We sat alert in a Quonset hut, and when we would get a scramble, the Pad Commander would unlock the Top Secret safe and hand us our mission profile folders. Things were very rudimentary back then. There was NO ABORT once you received a valid scramble. IF it was an ACTUAL LAUNCH there would be a red light rotating on a pole outside the Alert Shack. On practice scrambles, there would be no light.
One day after several days of very damp/wet weather the Alert went off, the Pad Commander gave us our mission folders, and out the door, we went anticipating it was just a practice scramble, go start the engines, and check in with the Command Post and that would be it. Well, the red light was “On” and “Rotating!”
It is interesting what people will do when they are stressed. Some of the pilots went back inside the Alert Shack to call their wives, some started crying, one armament man refused to arm the weapon until the pilot drew his 45 on him. I just wanted to get airborne!! All 12 birds headed for the active runway. I think I was about the 3rd or 4th airplane on the runway.  A staff car carrying Maj Gen Dale O. Smith came down the runway with all its lights on and him halfway out of the window! I might point out that Gen Smith was at least 6’6” so he was a long way out. The first airplanes halted, so I couldn’t take off.
I might point out that also back in those days there was NO RECALL. Once you had a valid launch there was no recall even if the President of the United States came on the radio. Gen Smith told us it was not a valid launch and to head back to the parking pads. Turns out a bird had somehow snuggled up into the light, and when the Command Post gave the signal for a Practice Launch the light came on. THAT’S HOW CLOSE WE CAME TO STARTING WORLD WAR III! After that, they changed the procedure so you could be recalled when airborne with properly authenticated orders. It was an exciting day, one I will never forget.
After two years in the Squadron, I was assigned to Wing O&T working for my hero Eddie Skelton. We had great leadership in the 18th Wing. Col Gabreski, the top Living Ace was Wing Commander when I got there, and about a year later Col George B. Simler took over the Wing and Jones E. Bolt took over as DO. Great leadership. Good Squadron Commanders, and great pilots. I should point out that by then Col Gabreski only flew the F-100 F with an IP in the back. He chose me to be his IP so whenever he would fly I would be in his back seat. I was very happy flying the F-100D.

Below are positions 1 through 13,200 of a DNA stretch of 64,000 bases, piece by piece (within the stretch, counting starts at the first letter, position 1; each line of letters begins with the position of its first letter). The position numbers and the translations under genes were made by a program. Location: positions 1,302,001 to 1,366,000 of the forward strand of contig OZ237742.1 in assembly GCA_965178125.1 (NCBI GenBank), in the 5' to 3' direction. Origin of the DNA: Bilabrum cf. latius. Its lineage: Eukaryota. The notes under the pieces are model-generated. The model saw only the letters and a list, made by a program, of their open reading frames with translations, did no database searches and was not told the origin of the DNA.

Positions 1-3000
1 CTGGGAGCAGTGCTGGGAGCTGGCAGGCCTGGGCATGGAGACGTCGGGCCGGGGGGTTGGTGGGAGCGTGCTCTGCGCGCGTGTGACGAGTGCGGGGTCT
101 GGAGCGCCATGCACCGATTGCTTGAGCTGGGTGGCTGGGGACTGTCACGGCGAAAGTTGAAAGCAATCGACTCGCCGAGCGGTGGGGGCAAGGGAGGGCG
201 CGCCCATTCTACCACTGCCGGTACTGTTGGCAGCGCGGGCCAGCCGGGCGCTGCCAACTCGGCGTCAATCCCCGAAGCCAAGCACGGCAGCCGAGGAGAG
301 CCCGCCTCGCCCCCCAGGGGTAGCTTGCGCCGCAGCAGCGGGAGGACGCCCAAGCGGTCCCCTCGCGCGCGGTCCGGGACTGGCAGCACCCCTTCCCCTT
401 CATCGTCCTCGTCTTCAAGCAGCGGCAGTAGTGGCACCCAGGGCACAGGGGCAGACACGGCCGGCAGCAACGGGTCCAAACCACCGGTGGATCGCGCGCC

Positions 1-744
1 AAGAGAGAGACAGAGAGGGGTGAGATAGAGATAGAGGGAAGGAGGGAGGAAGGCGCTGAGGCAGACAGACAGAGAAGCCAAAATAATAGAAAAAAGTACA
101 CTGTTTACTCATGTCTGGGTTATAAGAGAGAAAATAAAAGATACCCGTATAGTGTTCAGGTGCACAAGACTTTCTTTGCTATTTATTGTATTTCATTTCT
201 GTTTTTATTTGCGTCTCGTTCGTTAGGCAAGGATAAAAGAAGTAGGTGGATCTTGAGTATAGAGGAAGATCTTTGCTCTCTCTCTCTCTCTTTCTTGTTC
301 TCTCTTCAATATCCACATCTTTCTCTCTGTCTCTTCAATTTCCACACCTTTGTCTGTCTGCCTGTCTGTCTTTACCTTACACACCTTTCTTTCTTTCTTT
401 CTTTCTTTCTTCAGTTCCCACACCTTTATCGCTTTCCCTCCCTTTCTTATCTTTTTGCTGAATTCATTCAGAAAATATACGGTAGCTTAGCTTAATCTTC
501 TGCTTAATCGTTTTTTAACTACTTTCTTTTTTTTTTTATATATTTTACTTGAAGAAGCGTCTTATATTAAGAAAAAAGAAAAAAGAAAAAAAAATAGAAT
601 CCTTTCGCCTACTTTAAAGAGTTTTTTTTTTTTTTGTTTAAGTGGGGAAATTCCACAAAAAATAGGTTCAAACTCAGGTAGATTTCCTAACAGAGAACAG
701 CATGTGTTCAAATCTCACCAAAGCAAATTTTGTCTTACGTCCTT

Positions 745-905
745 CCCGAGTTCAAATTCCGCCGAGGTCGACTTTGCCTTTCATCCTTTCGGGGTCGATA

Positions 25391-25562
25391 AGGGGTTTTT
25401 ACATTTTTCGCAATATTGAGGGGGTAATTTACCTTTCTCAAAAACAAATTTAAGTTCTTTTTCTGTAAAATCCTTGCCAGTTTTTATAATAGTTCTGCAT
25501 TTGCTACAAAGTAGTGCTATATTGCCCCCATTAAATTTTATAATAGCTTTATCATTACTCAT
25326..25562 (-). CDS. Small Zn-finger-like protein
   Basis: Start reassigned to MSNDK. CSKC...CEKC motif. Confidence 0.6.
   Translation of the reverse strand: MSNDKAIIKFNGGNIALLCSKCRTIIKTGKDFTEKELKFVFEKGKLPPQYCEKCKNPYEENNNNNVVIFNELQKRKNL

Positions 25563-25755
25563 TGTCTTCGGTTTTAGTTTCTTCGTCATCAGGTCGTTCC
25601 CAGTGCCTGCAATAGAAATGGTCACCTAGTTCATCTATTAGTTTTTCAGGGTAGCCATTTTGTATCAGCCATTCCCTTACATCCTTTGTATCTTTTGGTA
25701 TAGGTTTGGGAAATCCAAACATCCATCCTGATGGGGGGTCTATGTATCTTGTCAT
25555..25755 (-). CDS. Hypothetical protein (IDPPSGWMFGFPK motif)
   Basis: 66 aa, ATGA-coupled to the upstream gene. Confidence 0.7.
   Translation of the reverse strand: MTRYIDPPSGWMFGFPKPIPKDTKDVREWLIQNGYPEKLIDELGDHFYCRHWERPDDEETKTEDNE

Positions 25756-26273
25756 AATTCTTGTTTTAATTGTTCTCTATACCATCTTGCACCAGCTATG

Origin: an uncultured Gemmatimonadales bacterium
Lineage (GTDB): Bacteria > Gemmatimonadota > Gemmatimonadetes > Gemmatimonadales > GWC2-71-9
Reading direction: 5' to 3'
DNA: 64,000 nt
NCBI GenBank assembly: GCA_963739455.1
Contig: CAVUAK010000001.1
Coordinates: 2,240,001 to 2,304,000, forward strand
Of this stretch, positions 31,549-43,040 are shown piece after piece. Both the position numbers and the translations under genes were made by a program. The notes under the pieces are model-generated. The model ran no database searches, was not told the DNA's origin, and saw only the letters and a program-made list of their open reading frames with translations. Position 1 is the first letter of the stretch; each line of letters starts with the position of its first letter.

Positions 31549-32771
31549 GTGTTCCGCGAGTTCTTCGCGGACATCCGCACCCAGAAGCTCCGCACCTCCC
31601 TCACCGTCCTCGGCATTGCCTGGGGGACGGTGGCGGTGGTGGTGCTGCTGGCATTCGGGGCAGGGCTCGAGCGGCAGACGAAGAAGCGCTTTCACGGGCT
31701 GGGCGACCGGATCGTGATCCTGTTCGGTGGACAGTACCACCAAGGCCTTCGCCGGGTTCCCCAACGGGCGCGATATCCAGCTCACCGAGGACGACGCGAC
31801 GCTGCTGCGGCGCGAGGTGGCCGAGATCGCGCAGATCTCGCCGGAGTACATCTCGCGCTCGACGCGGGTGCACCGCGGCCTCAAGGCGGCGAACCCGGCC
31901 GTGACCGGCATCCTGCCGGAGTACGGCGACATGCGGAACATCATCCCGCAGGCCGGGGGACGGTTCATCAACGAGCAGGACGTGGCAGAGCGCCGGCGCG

TYPHOONS
Okinawa is right in the path of typhoons. We didn’t have protection for the airplanes, so every time a typhoon threatened we evacuated the airplanes to Itazuke, then when the typhoon threatened Itazuke, we flew to Yokota, then when chased out of there, we went to Misawa. Our next stop would have been Vladivostock!!!, but luckily we never had to leave Misawa. I went on EVERY typhoon Evac they had while I was stationed there. Finally, Col Bolt made me stay home, just to see what my wife had to go through each time. That was no fun at all!
The Wing was transitioning to the F-105, but after three and one-half years I did not have enough retainability to upgrade, but I was sure I would be going to an F-105 base. After all, I was the World’s Greatest Fighter Pilot. Imagine my surprise one day when I came back from a mission and they told me my next assignment; The Air Force Academy!
I was sure some personnel weenie had stepped on my IBM card with a pair of golf shoes and I would have terrible assignments for the rest of my life. I found out later that I had been specifically picked by Col Simler (formerly the Director of Athletics at the Academy) and Maj GEN Stillman, (formerly the Commandant of Cadets at the Academy). I led the last Flight of four F-100s from the 18th Wing back to the boneyard at Davis Monthan and my F-100 flying days were over.
POST F-100
The Academy turned out to be a wonderful assignment.  I was the Air Officer Commanding of a Squadron of Cadets.  I learned a lot about myself and leadership and was daily inspired by the Cadets, many of whom I still stay in touch.  The Air Force can be justly proud of the product they turn out. While at the Academy I flew the T-33.